Former Lead TF in chemistry Kristen Kush is now a chemistry teacher through Teach for America. Here’s her story of how she became a TF and how being a TF in college helps her now:
If someone had told me that I would be a high school chemistry teacher right out of college, I would have definitely responded with “Ha, you’re crazy.” However, from early on in my undergraduate career teaching was something on my radar. Before we talk about the myriad of ways the TF program has helped me in my current role as a Chemistry teacher, let’s rewind to 4.5 years ago when I was a first year at William Smith. I was a frequent visitor to the Spanish Teaching Fellows and I found the program extremely beneficial as far as the help they provided and the information I learned while watching them help other students. The atmosphere was so welcoming there (even though it was the basement of Smith Hall) that I would go there with just one Spanish question with the intention to hang out and do other work. Later that same year, I was nominated and selected to be a Teaching Fellow in the Chemistry department. I thought that this was a position I could definitely see myself in – teaching and Chemistry – a perfect mix! When I was hired to be a Lead TF, I learned more about the administrative side of teaching. I learned to give my mentees feedback on how they were doing as TFs, how to conduct interviews, and how to work independently on a project. Today,, so much from the Teaching Fellows program has been beneficial to me as a teacher on a daily basis.
The top five ways the Teaching Fellows program has helped me with my job:
5. Hearing about this thing called Bloom’s Taxonomy. Okay so I admit, I didn’t really know how this could be useful as a TF. Now, it’s something I have to consider daily when making objectives and writing questions. For example, do I want students to have to define a solid, liquid, and gas or compare and contrast the three states of matter? One of these options is much “higher” on Bloom’s and would show better understanding. For more information on Bloom’s Taxonomy, click here!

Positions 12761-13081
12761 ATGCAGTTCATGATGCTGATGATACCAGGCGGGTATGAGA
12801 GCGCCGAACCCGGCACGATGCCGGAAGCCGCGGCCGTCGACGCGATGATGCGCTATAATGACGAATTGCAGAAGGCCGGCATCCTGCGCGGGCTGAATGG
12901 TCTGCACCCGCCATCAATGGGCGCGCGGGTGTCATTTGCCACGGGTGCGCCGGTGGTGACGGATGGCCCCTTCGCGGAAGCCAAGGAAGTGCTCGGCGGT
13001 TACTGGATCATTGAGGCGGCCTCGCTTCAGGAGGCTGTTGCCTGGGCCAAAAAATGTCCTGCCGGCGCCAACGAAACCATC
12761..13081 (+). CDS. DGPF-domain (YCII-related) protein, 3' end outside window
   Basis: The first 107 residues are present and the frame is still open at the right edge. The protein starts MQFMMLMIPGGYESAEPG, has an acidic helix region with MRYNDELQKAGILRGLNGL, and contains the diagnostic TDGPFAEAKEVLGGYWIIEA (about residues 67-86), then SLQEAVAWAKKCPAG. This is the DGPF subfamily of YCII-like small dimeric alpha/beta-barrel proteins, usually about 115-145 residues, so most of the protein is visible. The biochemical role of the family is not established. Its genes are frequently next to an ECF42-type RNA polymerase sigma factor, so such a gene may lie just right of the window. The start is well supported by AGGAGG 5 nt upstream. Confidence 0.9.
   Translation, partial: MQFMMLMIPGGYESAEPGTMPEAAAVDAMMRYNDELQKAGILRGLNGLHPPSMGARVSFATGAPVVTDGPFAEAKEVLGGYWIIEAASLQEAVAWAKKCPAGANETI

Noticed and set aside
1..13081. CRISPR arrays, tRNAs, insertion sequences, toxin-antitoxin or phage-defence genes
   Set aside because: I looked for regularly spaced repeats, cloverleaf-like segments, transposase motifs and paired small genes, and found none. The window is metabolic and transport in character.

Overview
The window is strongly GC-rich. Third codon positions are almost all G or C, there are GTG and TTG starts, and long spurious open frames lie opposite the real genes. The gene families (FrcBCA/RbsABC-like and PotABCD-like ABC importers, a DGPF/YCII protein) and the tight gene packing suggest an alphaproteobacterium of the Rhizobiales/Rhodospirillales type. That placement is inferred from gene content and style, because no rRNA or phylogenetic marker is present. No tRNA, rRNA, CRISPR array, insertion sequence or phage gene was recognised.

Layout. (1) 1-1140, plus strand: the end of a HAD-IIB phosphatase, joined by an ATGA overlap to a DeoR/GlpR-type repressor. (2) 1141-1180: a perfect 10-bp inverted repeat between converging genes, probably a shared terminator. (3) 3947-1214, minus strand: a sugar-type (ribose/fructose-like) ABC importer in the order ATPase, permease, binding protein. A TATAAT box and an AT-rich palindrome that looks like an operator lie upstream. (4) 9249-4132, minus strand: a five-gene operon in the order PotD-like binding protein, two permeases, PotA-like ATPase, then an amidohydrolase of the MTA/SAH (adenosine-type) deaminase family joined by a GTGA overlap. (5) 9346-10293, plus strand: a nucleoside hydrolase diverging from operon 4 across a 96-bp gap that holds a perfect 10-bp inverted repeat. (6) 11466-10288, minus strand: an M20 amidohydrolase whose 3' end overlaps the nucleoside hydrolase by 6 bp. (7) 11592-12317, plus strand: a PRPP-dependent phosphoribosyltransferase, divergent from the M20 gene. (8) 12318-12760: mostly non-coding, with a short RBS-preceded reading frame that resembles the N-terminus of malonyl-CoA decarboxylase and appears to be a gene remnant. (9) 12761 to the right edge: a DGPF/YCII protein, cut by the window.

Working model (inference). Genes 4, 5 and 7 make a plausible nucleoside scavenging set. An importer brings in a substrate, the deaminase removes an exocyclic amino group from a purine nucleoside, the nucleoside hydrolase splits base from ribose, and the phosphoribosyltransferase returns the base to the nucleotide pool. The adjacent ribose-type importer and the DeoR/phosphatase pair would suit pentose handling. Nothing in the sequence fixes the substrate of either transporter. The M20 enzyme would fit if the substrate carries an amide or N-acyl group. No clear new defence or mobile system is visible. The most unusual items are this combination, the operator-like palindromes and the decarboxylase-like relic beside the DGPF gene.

4. The importance of a welcoming atmosphere. As I had mentioned, the Spanish TFs, even with their location in Smith basement, was a place I wanted to go to do work. Now, I do my best to make my classroom a place where students want to be and make myself available for help before and after school.
3. Learning Styles. As a TF it was important to adjust the method of teaching to help students. It is definitely a more difficult task in a classroom, as it is less of a one-on-one situation, but it is useful to recognize that students learn differently so that I can plan activities and be more helpful outside of class.
2. Having teaching experience. It was a great opportunity to be the person that students went to when they were struggling. I was introduced to some common confusions in chemistry that I am now prepared for, and I know when they’re coming.
1. Patience. Patience. Patience. A very valuable trait for a TF, maybe even more for the Chemistry TFs who worked Sunday nights. I have to be extremely patient when I teach 5 classes of 88 students in 3 different classrooms. It is definitely an adventure, but it does require more than a little patience.
Low nights and low numbers? Visit some classes mid-semester!
The middle of the semester can be slow in some departments, but usually the numbers will pick up at the end of the semester as final papers and exams approach. We want to encourage students to come in to TF hours before the very end so that they understand the material as the course goes along instead of trying to cram a full semester’s worth of content into the last few nights before exams.